Poverty, development and the brain | 43658
Pediatrics & Therapeutics

Pediatrics & Therapeutics
Open Access

ISSN: 2161-0665

+44 1478 350008

Poverty, development and the brain

11th World Pediatric Congress


Lourdes Mary Daniel

KK Womens and Childrens Hospital, Singapore

Keynote: Pediatr Ther

Abstract :

Children in poverty have worse cognitive, socio-behavioral and health outcomes than their more affluent peers. Poverty affects the brain in 4 main ways: Language and reading, memory, Executive Functions (EF) and socio-emotional processing. Numerous studies have demonstrated differences in brain structure and function between children from high and low socioeconomic status. Income and total hippocampal gray matter, which are important for learning and memory, have been shown to be correlated, as well as frontal and prefrontal regions which affect emotion and stress. Poor cognitive and academic performance among children in poverty has been shown to be mediated by a small hippocampus and frontal and temporal lobes, with the decrease in the latter 2 areas explaining as much as 15-20% of the achievement deficits. The relationship between poverty and the brain has been shown to be logarithmic and not linear. Income related, most strongly to brain structure among the most disadvantaged children with the effect seen as early as 6-9 months of age. Children´┐Ż??s EF skills have been shown to be robustly predicted by chronic exposure to poverty and the associated environmental hazards. In adults, EF skills (which start developing in childhood) are core capabilities that are important for managing life, work and effective parenting. Bridging the achievement gap between children of low socio-economic status and their more affluent peers requires co-ordinated public policy measures. This is a huge challenge, but addressing it is necessary to protect these children from the long-term effects of poverty. This talk will also summarize the effects of various intervention programs.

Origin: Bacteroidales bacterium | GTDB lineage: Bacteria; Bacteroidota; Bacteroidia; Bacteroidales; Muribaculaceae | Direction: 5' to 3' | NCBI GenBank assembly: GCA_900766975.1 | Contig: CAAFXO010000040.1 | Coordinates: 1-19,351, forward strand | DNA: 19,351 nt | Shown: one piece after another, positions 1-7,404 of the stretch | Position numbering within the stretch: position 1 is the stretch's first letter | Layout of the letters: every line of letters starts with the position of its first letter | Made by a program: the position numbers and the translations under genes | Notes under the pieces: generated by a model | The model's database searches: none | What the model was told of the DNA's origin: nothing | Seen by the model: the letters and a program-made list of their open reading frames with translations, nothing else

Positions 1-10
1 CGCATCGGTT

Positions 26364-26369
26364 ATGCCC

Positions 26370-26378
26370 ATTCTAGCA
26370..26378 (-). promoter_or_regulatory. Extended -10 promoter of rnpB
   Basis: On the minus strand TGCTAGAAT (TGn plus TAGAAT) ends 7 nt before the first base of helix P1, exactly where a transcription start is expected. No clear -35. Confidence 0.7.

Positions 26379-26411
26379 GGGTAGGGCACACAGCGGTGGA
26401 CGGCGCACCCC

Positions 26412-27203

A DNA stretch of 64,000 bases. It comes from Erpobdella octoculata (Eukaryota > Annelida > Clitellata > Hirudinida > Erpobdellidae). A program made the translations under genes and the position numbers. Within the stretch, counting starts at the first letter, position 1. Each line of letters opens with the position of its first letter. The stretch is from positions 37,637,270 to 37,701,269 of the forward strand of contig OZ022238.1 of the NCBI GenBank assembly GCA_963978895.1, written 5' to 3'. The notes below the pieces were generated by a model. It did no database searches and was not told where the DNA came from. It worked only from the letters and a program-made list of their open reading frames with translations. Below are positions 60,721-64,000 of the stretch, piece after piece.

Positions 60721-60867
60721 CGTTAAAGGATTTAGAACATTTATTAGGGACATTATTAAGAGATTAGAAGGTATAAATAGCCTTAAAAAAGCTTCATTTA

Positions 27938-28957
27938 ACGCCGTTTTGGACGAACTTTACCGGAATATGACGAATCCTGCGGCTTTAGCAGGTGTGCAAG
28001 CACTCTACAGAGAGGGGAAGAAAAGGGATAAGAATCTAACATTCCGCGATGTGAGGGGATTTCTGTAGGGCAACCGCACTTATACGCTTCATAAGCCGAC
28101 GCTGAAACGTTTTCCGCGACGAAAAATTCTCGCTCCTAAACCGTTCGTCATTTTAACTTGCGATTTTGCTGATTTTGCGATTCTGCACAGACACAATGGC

Biography :

Lourdes Mary Daniel has been a Pediatrician in Singapore and a full-time Neonatologist. She is currently working as the Head of the Department of Child Development in KK Women’s and Children’s Hospital. She has received her Child Development training at the Kennedy Krieger Institute in Johns Hopkins Hospital, Boston Children’s Hospital and the Harvard Graduate School of Education in USA.